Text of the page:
davew at hireahit.com
Thu May 8 22:37:52 UTC 2014
On 2014-05-08 07:13, Barry S. Finkel wrote:
> On 2014-05-07 15:06, Lawrence K. Chen, P.Eng. wrote:
>>> OTOH, the idea of multi-master is intriguing.....the only down side
>>> I see, is hat I
> >> have one really powerful server for my current master....(Sun Fire
> X4170)....and my
> >> other servers are weak leftovers....just passed EOL last year.
> >> And, have all the servers doing full DNSSEC signing could be
> >> interesting.
>>> It also raises the question of how does the outside world cope with
>>> all the servers
> >> having identical zones...signed on slightly different times, etc.
> >> (especially since I'm using unix timestamp for zone serial....avoids
> >> issues of multiple admins incrementing serial without
> >> noticing others and/or collisions with DNSSEC's
> >> incrementing of serials.)
> Dave Warren replied:
>> I wouldn't expect any real issues here, Windows DNS has done multimaster
>> DNS since Windows 2000. In the case of Windows, dynamic updates (via
>> client or GUI) can be done at any location, the serial numbers are
>> incremented automatically, but the zones and servers may vary from each
>> other for a brief period of time.
>> So for example, DC1 and DC2 may start with serial 100, DC1 will receive
>> 2 changes and be up to 102, DC2 will give 5 different changes and be up
>> to 105. When Active Directory synchronization happens outside of DNS,
>> the two sides merge changes together, and set the serial to the higher
>> of the two plus one, so the serial would be 106. To the outside world,
>> records can appear/disappear for a brief period while the servers drift
>> out of sync, similar to what could happen in a BIND configuration
>> without notifies as resolvers hit the two DNS servers round-robin.
>> The only thing that causes issues is if you use DNS to create a
>> non-Active Directory slave. BIND will throw errors because it will see
>> serial 100, 101, 102, then get a notify from the second server about
>> 101. However, the slave will still sync up once the AD servers sync to
>> 106. The fix here is to configure BIND to only slave off of one master
>> or the other, not both.
>> While there might be other factors involved in turning BIND into a true
>> multi-master solution, I wouldn't expect zones drifting out of sync or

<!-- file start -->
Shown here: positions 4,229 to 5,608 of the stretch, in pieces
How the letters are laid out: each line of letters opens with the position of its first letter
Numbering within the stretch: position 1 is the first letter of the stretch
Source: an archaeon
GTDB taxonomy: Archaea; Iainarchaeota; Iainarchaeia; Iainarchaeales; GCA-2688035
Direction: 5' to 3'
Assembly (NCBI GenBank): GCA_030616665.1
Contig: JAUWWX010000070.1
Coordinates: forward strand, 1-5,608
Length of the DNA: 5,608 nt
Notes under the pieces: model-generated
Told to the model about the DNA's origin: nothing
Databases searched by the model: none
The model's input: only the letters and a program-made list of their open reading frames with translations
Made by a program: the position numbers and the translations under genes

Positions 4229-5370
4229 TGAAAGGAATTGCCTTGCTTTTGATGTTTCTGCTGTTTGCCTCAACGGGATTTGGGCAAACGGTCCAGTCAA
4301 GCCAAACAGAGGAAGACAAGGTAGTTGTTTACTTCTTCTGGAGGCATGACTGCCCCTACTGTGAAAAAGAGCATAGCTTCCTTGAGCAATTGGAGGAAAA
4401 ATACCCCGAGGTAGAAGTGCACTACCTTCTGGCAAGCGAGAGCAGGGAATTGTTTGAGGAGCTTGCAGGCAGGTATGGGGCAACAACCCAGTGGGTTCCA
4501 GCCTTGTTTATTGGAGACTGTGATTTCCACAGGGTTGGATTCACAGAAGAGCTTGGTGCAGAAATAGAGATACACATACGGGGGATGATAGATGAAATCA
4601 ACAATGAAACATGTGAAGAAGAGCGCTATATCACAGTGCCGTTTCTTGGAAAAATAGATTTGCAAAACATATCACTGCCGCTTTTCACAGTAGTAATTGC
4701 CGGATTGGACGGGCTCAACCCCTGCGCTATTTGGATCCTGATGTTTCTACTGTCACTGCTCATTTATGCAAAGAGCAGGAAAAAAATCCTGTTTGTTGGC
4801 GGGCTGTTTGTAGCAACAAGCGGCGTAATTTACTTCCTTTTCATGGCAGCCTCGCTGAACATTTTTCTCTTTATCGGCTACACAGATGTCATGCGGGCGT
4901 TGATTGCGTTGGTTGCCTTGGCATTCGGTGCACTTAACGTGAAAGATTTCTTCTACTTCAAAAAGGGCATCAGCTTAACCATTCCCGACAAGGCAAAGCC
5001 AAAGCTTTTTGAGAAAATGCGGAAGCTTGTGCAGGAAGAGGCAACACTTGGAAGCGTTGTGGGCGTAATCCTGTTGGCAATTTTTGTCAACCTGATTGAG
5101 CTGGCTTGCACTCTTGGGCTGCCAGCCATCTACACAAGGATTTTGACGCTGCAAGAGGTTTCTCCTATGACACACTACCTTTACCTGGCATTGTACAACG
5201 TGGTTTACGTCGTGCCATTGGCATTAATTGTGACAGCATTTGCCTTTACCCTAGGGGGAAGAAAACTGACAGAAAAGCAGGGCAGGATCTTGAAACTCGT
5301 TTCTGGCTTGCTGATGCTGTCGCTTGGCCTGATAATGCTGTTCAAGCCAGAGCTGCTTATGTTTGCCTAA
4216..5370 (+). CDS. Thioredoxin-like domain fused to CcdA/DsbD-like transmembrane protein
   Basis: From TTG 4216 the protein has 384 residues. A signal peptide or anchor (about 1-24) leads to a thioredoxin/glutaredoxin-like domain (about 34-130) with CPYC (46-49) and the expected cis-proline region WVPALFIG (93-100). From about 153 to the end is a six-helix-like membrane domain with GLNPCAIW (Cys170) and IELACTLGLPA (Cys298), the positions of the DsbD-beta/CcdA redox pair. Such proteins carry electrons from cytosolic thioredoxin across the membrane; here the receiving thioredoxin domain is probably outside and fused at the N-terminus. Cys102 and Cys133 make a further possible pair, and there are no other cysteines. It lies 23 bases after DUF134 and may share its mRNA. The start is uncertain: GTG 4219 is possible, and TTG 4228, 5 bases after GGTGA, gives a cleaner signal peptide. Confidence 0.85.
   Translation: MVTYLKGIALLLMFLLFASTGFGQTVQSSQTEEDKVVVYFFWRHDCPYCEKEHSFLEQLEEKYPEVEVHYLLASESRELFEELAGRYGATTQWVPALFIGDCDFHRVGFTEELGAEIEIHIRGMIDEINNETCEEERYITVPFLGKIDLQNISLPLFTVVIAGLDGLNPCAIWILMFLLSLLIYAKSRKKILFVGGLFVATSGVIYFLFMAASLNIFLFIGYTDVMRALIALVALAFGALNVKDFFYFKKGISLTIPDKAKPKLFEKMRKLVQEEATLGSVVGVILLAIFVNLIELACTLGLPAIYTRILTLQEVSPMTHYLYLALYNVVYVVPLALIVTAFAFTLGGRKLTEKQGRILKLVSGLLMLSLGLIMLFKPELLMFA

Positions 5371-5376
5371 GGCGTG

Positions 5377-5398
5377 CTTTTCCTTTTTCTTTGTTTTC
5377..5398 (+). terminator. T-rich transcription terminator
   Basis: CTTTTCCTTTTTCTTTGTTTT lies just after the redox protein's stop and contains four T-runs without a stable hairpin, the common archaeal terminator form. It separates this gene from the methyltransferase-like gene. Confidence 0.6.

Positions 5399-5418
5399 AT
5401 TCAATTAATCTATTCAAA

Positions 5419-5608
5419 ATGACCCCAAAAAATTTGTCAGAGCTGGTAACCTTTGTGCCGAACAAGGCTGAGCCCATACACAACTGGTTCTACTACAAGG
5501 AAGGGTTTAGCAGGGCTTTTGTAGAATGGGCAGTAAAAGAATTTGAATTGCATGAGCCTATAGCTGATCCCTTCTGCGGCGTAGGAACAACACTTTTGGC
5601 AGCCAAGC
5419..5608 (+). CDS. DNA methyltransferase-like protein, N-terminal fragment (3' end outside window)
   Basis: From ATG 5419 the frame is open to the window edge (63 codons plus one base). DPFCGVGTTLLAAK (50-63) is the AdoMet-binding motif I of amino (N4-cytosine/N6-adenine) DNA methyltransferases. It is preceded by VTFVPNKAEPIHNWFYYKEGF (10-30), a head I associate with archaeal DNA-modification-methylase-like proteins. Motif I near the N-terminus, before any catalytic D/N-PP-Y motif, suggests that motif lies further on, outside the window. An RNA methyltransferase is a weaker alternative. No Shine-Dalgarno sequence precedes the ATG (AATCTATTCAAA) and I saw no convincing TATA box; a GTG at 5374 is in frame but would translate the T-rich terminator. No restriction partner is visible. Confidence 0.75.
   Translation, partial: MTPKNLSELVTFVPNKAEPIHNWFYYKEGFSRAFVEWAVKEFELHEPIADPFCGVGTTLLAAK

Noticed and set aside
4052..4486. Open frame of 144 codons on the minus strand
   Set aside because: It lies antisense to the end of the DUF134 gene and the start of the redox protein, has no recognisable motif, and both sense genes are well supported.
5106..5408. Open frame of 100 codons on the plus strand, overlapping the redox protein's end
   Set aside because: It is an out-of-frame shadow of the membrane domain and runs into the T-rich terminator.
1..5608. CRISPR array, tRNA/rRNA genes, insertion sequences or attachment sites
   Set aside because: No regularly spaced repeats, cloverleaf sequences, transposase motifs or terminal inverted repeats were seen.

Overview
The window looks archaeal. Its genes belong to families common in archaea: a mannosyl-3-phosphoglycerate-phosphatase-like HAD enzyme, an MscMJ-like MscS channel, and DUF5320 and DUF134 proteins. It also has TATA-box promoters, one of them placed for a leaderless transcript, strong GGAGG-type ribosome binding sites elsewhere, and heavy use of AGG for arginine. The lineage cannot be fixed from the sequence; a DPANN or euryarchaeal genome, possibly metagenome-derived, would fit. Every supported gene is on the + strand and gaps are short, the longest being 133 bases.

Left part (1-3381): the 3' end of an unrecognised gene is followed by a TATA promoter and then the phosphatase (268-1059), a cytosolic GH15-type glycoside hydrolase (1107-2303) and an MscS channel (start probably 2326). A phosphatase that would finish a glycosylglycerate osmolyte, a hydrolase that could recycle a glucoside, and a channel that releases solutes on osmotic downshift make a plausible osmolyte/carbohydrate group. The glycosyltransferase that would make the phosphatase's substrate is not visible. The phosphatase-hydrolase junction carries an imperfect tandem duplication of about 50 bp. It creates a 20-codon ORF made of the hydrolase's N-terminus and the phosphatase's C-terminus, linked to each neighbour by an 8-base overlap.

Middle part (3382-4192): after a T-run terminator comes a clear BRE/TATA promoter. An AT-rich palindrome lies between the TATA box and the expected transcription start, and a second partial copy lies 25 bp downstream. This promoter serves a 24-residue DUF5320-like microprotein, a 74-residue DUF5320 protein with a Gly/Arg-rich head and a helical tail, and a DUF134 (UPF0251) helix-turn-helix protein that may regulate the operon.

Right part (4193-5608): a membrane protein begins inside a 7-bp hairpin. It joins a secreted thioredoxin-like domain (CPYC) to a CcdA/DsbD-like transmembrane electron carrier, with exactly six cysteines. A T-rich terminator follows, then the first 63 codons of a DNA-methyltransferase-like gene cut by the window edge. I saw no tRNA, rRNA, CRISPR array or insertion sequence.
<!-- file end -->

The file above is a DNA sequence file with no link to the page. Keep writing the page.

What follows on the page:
>> having minor differences to be a big factor since it happens in the wild
> As I have written before, see MS article 282826. If one is going
> to slave an MS AD DNS server, one has to choose ONLY ONE AD DNS
> Server as a master. As I see it, there is no way that AD can
> choose a zone serial number from among all of the AD DNS Servers.
> Assuming that a zone has the same contents and same serial number,
> say n, on all Domain Controllers. Then, one Windows machine sends
> a DDNS update for the zone to DC1 at the same time that another Windows
> machine sends a different DDNS update for that zone to DC2. Now,
> each DC has serial number n+1 and different contents. When AD
> synchronizes the zone contents and serial number under the covers,
> what serial number can it choose? It can't choose n+1, as that
> serial number has already been used. It can't choose n+2, as it
> does not know if another DDNS for the same zone has arrived before
> the synchronization has taken place.
n+2 works fine, the situation is no worse off than it was with two
servers each at n+1 and being slightly out of sync. At the n+2 step, the
zones are closer to being in sync then they were. The logic that MS DNS
uses is to always set the serial number to the highest seen anywhere +1
and it works very well internally.
Even if you don't follow the advice in 282826, it actually works
surprisingly well; as AD syncs up (which tends to happen very quickly
for DNS servers in the same site, slower with intra-site replication),
the changes merge together, the serial increments and BIND gets the
latest zone. You obviously have to use AXFR rather than IFXR, and you
have to accept that newly added records will appear and disappear from
the BIND zone when/if BIND flips between AD masters, but the effects are
understandable and manageable.
(I'm not advocating slaving off of multiple AD masters, I agree
completely with 282826 -- it's a dumb idea. But I've seen it done and if
you ignore BIND's logs and understand that newly added records need to
propagate before they will exist reliably, it works well in production)
But again, the point of this isn't "how to integrate MS DNS and BIND",
it's "What happens, in the real world, if multi-master authoritative
servers were to serve ever-so-slightly-different-versions of the same
zone with the same serial", and the answer is that this is already
battle-tested in the real world and it works very well, outside of
slaves which aren't aware of this design or aren't part of the
> IIRC, 282826 says that if a
> DC is not used as a master for a BIND slave, then its zone serial
> number is not important.
Indeed -- And that's my point, the situation where slightly different
versions of the same zone are being served by different DNS servers
already happens in the real world and most things work fine, except for
the one big issue of slaving off of such a server.
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